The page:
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USCCB News Release: Archbishop Cordileone Decries Serious Injustice in Delaware

USCCB News Release (May 8, 2013)

  • Redefining marriage in law is a serious injustice
  • Children have a right to be raised by mother and father
  • Changes meaning of terms regarding marriage, affects birth certificates

“The Delaware Senate passed an unjust bill that attempts to redefine marriage,” said Archbishop Salvatore Cordileone of San Francisco, chairman of the U.S. Conference of Catholic Bishops’ Subcommittee for the Promotion and Defense of Marriage.

“The claim of this bill to redefine marriage is in vain; marriage cannot be redefined, because its unique meaning lies in our very nature. It is also a serious injustice to the most vulnerable among us: children,” said Archbishop Cordileone.

Archbishop Cordileone went on to emphasize the importance of marriage for children. “Marriage is the only institution that unites a man and a woman to each other and to any child conceived of their union,” he said. “Our society either preserves laws that respect the fundamental right of children to be raised by their moms and dads together in marriage, or it does not.”

The Delaware bill also includes further implications of marriage redefinition in the law. For example, the bill states that terms such as “husband” and “wife” denoting a spousal relationship in Delaware law are to apply equally to persons in an opposite-sex or same-sex relationship. The bill also allows two “parents” of the same sex to be entered on the original birth certificate, thus allowing for two mothers or two fathers to be on the certificate.

The Governor of Delaware signed it into law.

12 Responses to “USCCB News Release: Archbishop Cordileone Decries Serious Injustice in Delaware”

  1. Paul Cook-Giles says:

    Archbishop, if “marriage cannot be redefined,” why are you making such a big fuss about the folks who are changing the law?

    • Marriage Unique for a Reason says:

      Hi Paul, here’s what we said on the Facebook page to the same question (why the fuss?): Because truth matters. Because reality matters. Because enshrining a falsehood in the law is unjust. Because mothers and fathers both matter for children. Because the Church cares not just about her own members or her own institutions, but all persons. Because changing marriage law to include two persons of the same sex obscures the meaning of marriage as total, one-flesh communion of a man and a woman, a union open to the gift of life.

      • Paul Cook-Giles says:

        But canon law regarding marriage *isn’t* being changed… only civil law. And while I’m sure that all non-Roman Catholics appreciate your care for them, your religious laws do not apply to anyone but your followers. (And trying to prevent a change to the civil law because it conflicts with your doctrine is just un-American.)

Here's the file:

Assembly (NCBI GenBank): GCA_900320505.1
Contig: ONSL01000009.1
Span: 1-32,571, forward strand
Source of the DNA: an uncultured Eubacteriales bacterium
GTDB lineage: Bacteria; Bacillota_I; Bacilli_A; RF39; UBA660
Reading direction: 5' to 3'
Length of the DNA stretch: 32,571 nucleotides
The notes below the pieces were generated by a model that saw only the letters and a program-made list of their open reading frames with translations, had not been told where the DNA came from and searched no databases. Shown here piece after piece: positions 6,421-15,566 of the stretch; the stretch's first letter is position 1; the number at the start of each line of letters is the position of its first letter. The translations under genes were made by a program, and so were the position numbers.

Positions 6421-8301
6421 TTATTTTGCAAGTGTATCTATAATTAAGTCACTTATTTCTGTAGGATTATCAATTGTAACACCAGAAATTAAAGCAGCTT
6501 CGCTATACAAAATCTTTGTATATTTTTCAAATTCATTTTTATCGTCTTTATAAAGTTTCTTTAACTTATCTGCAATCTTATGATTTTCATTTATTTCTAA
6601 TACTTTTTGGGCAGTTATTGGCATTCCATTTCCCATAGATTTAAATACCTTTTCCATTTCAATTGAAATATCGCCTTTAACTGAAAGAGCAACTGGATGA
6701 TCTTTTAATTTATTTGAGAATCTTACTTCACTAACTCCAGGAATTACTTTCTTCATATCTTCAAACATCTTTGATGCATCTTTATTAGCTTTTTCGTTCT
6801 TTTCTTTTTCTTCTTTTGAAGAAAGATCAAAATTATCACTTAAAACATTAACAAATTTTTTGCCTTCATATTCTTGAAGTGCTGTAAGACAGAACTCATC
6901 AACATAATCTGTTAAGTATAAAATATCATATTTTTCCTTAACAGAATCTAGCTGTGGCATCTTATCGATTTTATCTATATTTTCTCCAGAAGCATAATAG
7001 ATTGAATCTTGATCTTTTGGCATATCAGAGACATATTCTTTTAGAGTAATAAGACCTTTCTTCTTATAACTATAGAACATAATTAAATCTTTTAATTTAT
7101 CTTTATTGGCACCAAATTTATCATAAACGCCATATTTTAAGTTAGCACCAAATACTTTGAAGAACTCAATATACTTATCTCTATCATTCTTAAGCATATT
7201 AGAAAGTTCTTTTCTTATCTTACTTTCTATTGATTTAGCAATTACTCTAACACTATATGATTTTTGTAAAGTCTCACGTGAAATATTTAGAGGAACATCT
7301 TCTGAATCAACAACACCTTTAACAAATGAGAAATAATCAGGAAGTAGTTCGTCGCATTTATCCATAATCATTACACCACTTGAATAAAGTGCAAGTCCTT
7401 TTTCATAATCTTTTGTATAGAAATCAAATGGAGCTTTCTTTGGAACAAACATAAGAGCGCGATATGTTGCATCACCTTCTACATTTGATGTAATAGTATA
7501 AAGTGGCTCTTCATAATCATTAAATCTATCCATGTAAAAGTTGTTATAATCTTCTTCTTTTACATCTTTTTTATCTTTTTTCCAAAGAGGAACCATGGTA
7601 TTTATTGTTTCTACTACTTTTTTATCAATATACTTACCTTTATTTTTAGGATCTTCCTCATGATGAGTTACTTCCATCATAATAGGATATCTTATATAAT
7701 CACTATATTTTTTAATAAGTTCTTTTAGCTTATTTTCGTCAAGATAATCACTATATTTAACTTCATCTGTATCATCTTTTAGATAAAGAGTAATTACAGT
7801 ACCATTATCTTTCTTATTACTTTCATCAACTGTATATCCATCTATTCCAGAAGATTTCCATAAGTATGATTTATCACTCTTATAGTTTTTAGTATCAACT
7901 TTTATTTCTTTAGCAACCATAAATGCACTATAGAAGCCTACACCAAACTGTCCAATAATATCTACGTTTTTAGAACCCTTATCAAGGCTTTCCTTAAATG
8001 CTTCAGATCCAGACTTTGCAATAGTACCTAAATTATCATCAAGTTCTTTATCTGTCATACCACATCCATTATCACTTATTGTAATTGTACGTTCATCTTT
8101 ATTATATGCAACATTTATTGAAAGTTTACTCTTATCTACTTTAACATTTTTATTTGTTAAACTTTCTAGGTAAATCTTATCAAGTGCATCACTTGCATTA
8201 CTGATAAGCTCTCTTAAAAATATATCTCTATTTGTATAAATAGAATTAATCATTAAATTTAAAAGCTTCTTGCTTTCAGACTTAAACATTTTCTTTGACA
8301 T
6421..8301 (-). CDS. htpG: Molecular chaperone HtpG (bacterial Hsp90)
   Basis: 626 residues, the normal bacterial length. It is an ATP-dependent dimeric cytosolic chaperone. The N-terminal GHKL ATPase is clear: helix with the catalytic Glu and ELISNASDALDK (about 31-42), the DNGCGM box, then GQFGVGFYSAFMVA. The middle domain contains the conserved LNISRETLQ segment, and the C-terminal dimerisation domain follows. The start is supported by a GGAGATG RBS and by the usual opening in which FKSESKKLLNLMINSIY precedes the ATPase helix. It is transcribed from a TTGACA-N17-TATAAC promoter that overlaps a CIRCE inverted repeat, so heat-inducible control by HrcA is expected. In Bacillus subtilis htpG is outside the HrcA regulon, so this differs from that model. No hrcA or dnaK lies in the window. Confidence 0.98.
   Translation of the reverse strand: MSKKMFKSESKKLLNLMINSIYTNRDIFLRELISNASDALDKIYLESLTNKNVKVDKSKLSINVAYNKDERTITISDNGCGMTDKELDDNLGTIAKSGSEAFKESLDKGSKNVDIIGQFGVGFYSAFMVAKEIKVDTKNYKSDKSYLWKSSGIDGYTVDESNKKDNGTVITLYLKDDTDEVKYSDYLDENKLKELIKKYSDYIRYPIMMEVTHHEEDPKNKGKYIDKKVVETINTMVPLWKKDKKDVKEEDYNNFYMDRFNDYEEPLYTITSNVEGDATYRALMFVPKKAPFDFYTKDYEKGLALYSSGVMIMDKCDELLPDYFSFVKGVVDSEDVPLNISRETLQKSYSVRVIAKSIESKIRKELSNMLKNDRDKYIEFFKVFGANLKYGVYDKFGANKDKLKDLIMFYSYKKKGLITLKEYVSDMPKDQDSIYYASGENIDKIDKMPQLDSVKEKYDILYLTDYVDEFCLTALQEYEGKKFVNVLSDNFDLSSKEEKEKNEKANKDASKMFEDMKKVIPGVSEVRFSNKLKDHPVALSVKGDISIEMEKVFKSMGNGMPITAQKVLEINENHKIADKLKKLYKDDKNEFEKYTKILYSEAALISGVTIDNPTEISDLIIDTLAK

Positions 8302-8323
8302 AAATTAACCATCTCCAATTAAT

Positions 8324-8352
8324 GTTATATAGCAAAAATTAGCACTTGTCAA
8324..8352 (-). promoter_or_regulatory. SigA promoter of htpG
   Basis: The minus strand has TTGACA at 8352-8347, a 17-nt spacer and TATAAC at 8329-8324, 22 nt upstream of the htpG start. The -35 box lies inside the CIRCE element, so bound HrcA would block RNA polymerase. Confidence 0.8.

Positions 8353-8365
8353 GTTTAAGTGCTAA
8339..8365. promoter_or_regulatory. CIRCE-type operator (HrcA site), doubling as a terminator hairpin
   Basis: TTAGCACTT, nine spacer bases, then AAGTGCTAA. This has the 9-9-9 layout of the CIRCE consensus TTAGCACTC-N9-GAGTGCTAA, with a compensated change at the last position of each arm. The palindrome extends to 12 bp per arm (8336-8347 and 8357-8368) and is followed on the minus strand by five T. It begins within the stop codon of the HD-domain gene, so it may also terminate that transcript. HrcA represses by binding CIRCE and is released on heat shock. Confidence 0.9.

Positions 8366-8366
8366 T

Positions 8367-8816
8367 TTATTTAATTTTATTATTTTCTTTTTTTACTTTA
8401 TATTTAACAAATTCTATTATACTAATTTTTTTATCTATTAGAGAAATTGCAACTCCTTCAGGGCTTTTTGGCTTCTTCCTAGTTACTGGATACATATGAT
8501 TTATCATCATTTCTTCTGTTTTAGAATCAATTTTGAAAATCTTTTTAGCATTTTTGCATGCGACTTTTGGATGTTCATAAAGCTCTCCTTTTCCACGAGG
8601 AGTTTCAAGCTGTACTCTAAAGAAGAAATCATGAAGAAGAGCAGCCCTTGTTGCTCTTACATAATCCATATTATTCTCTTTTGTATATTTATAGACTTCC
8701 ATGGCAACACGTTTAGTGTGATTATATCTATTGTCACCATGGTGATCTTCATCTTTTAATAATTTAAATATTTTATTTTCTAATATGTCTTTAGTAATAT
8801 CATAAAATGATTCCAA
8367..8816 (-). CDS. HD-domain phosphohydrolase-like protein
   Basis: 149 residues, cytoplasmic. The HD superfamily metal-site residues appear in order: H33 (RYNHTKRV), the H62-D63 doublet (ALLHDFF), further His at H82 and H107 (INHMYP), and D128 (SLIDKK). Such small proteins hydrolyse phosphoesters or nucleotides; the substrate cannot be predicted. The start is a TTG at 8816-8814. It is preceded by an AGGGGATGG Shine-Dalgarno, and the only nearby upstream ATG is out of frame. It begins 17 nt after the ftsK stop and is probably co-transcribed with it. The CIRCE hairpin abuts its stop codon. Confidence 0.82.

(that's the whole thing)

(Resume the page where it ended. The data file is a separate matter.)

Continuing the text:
• Marriage Unique for a Reason says:

          But marriage is not *just* a religious issue, if that means it’s solely a matter of religious doctrine. Part of Catholic teaching on marriage itself is that marriage is a natural institution based on human nature, the creation of the human person as male and female (see the Catechism, no. 1603). The Catholic argument against so-called same-sex “marriage” is not “that doesn’t follow Catholic teaching” (even though it doesn’t) but rather “that is enshrining in law as “marriage” a non-marital relationship, since marriage requires both a man and a woman to be the one-flesh union that it is.” Another example: to say that a child has a right to a mom and a dad united in marriage is not a “religious” truth but one that we can know by right reason from reality itself, the fact that every child *has* a mom and a dad.

          Marriage matters to everyone. It matters to the common good. The Church speaks out because she cares about the common good.

        • Marriage Unique for a Reason says:

          Perhaps it’s worthwhile to note that the substantive question hasn’t been addressed: What is marriage? Is the Archbishop right? Is marriage the kind of thing that requires a man and a woman…or not? If not, how does that affect the contours, purposes, and meaning of marriage? And if the answer is, “It doesn’t,” then what philosophy of the person is presupposed in seeing a male-female relationship as identical in every way to a male-male or female-female relationship? (All that is to say that it’s not enough to say “That’s your truth / your religion.” Some fundamental questions remain.)

          • Paul Cook-Giles says:

            I very much appreciate your thoughtful responses. :) I think the answer to the Archbishop’s question is “Marriage is a word useed to describe the religious covenant of holy matrimony and the civil contract of marriage.” If the Roman Catholic Church says that the religious covenant of marriage requires a single man and a single woman, then that is what marriage means to the followers of the Bishop of Rome.